That week I spent with Mammy found me at table five times a day (Breakfast-Dinner-Teatime-Supper-Midnight Snack . . . at midnight!). I ate all manner of soups, stews, breads, cheeses, cakes, etc. made right there in that old-fashioned kitchen, and I never drank a bit of that icky white stuff. Surprise! My stomach eagerly accepted every morsel without a single prick of pain. I even gained a bit of weight which made my Mammy smile with that crinkly-eyed grin. In her home-style kitchen Mammy churned out wondrous smells and fabulous tastes like rhubarb dumplings -- which I balked at trying (rhubarb? Ewwwww!) -- but which sent me over the moon when I relented and tasted. Too bad she never wrote down the recipe, for my youthful memory failed to log it all in despite the fact that I watched her every move as she stirred and tasted and added and stirred some more. Home-style cooking in that Home-style kitchen suited me well.
Time passed. I left. The pains returned. The doctor’s called it stress. I drank the white goo. I lost weight.
More time passed. I went to Norway for a summer and lived a life without pain as we dined on fresh foods around a family table. I gained 25 pounds along with a new perspective. The pains were not to return . . . I was determined.
I returned to the US with a new diet plan and despite snickers and chiding from peers and parents, I avoided the typical diet. Donuts and fries lost out to weedy salads (really hard to find more than iceberg back then) and stinky cheeses for a while, but I couldn’t afford to eat well on a school-girl’s salary. So I succumbed and . . . well, you can predict . . . the weight left and the pains returned. My current style of eating was killing me. I knew had to change.
Looking back, going “natural” couldn’t have been more UNnatural. I read. I studied. I experimented. I failed miserably. (Just ask Gary about the potatoes-and-kale flop, or better yet, the brussels-sprout-potato potage -- from a monastery cookbook -- that looked like dishwater and tasted worse.) I sought out the tiniest markets that offered the most natural ingredients. I had to find my way back to home-style cooking, and the road led away from the golden arches and the SUPER markets down an overgrown and seemingly forgotten path.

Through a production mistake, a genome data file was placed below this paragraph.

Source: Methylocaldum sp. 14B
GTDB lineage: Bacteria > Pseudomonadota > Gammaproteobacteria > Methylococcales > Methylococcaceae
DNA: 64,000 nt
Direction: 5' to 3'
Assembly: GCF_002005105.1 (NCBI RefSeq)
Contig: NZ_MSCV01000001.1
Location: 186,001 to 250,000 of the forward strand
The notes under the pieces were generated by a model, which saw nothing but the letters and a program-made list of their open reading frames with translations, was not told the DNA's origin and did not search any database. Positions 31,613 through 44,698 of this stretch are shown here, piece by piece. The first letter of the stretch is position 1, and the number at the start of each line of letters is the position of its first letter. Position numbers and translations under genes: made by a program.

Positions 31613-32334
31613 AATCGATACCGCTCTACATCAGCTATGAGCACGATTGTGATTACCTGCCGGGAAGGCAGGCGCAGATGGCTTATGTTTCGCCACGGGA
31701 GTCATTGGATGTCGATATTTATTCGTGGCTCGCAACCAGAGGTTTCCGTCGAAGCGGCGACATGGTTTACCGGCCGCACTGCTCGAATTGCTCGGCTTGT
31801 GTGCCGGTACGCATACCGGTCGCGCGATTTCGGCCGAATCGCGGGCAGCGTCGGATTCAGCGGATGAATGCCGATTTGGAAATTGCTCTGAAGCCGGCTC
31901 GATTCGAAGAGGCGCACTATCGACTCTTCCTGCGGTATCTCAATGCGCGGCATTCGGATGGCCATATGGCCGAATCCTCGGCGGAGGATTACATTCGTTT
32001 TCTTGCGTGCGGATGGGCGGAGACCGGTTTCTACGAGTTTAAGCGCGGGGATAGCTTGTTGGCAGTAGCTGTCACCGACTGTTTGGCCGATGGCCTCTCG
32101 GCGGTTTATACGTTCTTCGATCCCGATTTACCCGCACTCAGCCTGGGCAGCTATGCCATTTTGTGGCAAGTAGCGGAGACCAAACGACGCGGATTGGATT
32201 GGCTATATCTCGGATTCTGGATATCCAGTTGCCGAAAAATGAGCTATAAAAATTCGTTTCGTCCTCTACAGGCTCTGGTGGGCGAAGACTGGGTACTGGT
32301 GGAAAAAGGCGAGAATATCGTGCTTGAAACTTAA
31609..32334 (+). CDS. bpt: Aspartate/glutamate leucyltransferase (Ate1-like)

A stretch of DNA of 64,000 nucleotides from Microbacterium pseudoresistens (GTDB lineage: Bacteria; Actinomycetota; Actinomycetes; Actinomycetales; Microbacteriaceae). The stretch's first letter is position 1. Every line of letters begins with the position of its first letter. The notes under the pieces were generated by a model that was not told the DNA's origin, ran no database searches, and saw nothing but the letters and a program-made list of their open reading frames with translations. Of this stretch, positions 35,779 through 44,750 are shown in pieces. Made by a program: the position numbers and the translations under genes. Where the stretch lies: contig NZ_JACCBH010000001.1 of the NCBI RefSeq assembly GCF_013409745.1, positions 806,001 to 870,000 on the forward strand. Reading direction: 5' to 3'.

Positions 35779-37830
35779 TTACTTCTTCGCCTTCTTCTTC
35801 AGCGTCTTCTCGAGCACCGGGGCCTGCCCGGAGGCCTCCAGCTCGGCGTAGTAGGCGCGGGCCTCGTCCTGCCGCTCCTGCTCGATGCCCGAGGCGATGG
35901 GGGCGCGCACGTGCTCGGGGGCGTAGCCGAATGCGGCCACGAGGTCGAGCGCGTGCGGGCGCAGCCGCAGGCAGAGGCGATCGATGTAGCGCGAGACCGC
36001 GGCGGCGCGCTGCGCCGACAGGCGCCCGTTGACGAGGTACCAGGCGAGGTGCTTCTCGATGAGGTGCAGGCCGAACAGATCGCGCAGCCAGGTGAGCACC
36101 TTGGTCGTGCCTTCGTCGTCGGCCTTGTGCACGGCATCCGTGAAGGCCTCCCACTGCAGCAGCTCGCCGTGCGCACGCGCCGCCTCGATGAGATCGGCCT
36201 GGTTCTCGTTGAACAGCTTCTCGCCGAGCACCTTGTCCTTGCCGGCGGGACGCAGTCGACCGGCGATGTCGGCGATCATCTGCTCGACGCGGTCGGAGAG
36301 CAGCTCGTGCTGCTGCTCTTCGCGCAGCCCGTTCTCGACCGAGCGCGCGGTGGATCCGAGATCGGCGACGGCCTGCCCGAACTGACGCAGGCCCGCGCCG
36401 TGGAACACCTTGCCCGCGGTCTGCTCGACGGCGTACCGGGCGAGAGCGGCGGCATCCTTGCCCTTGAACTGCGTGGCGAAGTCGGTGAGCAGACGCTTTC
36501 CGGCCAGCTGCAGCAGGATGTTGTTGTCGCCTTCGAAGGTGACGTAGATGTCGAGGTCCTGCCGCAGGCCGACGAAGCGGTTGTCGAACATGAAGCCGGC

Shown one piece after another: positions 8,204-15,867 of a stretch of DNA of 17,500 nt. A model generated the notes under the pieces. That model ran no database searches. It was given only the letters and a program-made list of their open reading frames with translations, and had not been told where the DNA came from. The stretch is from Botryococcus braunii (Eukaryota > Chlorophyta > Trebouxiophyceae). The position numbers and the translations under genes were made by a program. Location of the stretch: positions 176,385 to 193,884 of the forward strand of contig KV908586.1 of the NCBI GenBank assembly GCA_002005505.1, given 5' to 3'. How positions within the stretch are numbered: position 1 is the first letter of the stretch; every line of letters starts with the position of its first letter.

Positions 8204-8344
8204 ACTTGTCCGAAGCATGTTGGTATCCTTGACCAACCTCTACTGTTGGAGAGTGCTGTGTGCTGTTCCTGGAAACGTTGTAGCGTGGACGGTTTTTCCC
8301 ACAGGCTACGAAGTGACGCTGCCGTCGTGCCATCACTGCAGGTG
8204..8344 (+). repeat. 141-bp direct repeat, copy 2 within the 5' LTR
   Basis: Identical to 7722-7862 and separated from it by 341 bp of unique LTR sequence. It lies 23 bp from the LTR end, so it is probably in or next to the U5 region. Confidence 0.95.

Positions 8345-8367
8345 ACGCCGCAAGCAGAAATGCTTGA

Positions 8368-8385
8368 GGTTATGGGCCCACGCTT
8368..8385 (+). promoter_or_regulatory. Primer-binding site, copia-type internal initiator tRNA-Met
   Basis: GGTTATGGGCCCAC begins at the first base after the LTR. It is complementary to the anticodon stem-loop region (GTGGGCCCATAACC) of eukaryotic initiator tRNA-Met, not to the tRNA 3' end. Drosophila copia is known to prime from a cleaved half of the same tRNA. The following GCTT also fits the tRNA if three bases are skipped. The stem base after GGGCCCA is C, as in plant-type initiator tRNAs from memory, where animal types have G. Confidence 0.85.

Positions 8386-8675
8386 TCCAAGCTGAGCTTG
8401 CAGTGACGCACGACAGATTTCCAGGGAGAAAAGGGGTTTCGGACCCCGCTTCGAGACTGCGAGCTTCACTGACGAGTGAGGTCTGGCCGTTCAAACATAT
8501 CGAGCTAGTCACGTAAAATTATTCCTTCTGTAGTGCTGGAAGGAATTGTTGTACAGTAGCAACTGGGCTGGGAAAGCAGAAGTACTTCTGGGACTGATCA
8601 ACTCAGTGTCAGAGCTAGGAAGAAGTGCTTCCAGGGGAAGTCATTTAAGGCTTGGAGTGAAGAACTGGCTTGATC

When my boys were born in a dire state I found even greater impetus to go all natural. I forged ahead and foraged for deeper knowledge of food and health. I found it. I made it my own. And so my children have grown up with an old-fashioned “home”-style because of my choice.
The last time I saw my Mammy I sat in her kitchen and nibbled ginger cookies over a cup of tea (Lipton’s, always Lipton’s flo-thru tea bags) as she bustled around in her home-style kitchen. I smiled and remarked that I loved this kitchen so much, I wouldn’t change a thing! She winked and smiled with the crinkle. Home-style had been here with her all the time by her choosing. (My mom was wrong.)
Home-style means different things to different people and the food industry has exploited it to include french fries and donuts that no home could (or would) produce. But as I watch my daughters leaf through my cookbooks and hastily-scrawled recipes, or watch over my shoulder as I season my chili with Worcestershire sauce (my secret ingredient from a small producer who uses no high fructose corn syrup), or triumphantly grace the table with a new creation all their own, I rejoice in our Home-style. Surely my mammy looks down from Heaven with a knowing smile that crinkles with joy as she sees us choosing a home-style just as she did.